Clinical data with several other agents potentially suitable for an all-oral, pegIFN/R-free combination were also described at the EASL. This included two phase III studies with sofosbuvir, an oral nucleotide inhibitor of NS5B polymerase. Presented by Dr. Ira M. Jacobson, Chief, Division of Gastroenterology and Hepatology, Weill Medical School, Cornell University, New York City, New York, and simultaneously published on line by the New England Journal of Medicine, both studies enrolled patients with genotypes 2 and 3. In one, patients for whom pegIFN was not an option were randomized to sofosbuvir or placebo. The SVR rate was 78% on the active combination vs. 0% in the placebo group (P<0.001) (Figure 3). In the other, patients who had not responded previously to pegIFN were randomized to 12 weeks of sofosbuvir and ribavirin followed by 4 weeks of placebo or 16 weeks of sofosbuvir and ribavirin. SVR rates at 16 weeks were 50% and 73% respectively (P<0.001). Speaking of the first study, Dr. Jacobson, who called these results “highly encouraging,” noted that “there are currently no therapies for HCV patients with a contraindication for interferon.”

Figure 3. POSITRON: SVR at 12 Weeks


Development of other alternative agents is also advancing. For example, phase I results were presented with ALS-2200, which, like sofosbuvir, is a once-daily NS5B polymerase nucleotide inhibitor. In the double-blind randomized study, the median decrease from baseline in HCV RNA viral load at 7 days in HCV G1 patients with compensated cirrhosis was 4.19 log10. There were no serious adverse events.

“There is a need for medications with new mechanisms of action in HCV that are safe and well tolerated and may allow us to avoid IFN and ribavirin,” explained the senior author, Dr. Patrick Marcellin, Head, Viral Hepatitis Research Unit, Hôpital Beaujon, Clichy, France. “ALS-2200 at 200 [mg/day] for 7 days was well tolerated and showed strong antiviral activity in treatment-naive patients with compensated cirrhosis.”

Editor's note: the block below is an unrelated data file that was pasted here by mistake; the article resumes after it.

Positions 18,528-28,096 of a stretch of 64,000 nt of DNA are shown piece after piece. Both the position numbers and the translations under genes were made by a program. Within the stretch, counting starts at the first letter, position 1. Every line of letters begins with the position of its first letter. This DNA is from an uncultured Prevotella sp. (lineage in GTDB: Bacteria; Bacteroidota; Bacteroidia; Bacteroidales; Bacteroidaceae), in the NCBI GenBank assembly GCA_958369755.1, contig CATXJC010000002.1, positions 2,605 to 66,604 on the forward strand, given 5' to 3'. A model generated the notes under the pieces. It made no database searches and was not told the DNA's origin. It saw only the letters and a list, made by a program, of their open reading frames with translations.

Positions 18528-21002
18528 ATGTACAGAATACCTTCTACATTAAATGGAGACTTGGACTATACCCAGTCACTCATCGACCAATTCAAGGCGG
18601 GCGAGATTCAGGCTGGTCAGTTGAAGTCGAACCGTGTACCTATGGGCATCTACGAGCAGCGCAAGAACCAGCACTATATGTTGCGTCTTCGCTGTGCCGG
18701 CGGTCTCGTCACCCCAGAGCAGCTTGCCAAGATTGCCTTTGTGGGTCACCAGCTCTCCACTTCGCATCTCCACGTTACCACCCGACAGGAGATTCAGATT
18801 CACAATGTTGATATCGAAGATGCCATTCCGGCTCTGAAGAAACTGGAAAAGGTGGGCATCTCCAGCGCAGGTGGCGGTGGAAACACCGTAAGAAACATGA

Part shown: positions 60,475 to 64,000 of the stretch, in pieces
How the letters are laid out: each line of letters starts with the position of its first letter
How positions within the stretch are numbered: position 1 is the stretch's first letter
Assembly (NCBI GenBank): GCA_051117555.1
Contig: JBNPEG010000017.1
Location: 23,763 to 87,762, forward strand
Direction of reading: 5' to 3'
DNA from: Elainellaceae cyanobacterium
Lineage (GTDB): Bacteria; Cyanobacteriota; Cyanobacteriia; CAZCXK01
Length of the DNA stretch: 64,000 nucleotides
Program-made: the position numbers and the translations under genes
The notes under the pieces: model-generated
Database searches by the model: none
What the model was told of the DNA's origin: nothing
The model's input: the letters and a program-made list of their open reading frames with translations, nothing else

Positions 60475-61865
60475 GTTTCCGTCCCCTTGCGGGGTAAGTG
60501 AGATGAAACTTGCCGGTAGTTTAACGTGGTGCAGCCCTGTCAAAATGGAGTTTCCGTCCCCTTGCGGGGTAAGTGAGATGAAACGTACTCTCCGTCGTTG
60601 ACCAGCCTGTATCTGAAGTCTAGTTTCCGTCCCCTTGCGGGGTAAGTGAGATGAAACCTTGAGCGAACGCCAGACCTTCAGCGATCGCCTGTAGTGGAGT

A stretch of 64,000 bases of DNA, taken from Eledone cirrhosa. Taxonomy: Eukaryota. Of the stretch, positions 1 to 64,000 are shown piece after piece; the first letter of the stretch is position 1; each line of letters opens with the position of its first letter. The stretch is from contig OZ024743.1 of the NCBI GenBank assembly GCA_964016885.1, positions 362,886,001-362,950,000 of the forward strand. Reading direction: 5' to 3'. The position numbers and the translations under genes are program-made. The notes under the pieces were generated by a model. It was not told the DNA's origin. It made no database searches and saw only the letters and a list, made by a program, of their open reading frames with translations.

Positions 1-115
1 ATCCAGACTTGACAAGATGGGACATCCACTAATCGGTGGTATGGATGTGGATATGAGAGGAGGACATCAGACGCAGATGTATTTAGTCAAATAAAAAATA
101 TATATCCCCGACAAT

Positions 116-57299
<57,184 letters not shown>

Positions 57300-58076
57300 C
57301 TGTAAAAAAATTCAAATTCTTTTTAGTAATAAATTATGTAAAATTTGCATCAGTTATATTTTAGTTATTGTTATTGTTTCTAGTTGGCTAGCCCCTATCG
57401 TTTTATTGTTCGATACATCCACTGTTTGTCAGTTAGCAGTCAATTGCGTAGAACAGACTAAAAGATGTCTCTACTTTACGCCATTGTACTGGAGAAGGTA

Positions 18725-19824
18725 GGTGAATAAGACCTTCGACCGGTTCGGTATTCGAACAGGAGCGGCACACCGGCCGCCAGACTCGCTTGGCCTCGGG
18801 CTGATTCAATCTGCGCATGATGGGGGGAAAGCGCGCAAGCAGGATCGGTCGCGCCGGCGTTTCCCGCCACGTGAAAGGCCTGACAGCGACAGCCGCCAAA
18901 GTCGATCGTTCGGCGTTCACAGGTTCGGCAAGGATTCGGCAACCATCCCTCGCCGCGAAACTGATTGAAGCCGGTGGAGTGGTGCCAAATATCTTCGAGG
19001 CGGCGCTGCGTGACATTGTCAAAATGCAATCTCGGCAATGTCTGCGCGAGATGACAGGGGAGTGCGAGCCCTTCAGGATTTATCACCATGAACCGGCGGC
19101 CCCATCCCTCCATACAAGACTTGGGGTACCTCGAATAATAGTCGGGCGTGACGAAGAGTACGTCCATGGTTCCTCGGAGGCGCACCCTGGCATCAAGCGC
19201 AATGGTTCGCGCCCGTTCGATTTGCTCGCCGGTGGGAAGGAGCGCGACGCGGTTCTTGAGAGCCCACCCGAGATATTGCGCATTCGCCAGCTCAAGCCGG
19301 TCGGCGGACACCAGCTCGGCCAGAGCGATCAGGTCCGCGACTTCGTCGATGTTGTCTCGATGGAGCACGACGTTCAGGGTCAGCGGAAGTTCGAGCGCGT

Strategies of combining agents like ALS-2200 and daclatasvir to treat HCV without IFN or ribavirin are being considered as part of the rapid evolution to increase SVR in broader groups of patients. According to Dr. Graham R. Foster, Queen Mary University, London, UK, the current progress has already established new standards for the large proportion of patients inadequately responsive to the standard pegIFN/R regimens. With the evolution, he acknowledged that the challenge for many physicians is to decide whether to move forward with current options or wait for something even better in the most challenging cases, but he argued for moving to triple therapy in most challenging cases because of the advantages that include an improvement in quality of life, a reduced risk of HCV transmission and protection against progression of fibrosis, which can advance unpredictably.

“The next generation agents do look like they are going to have some advantages, such as more convenience and less duration, but I do not think these will show a significant improvement in efficacy relative to the PIs we now have available,” Dr. Foster suggested. Although he believes that regimens that eliminate IFN and ribavirin may provide a significant advance for a large number of HCV patients, he believes that the best approach “is to act now with standard of triple therapy” in order to avoid the rising rates of serious adverse events and diminishing likelihood of SVR as HCV advances.


The introduction of PI therapy for the treatment of HCV has proven to be a major evolution in the control of this disease. SVR in the most difficult cases can be several times higher than achieved with pegIFN/R alone. However, this evolution is ongoing. At the EASL, new data outline several potential advances, including simplified regimens with existing PI therapies and the introduction of drugs which, when combined with PIs or other agents, may permit IFN and/or ribavirin to be eliminated. The data overall promise major changes in the routine care of HCV.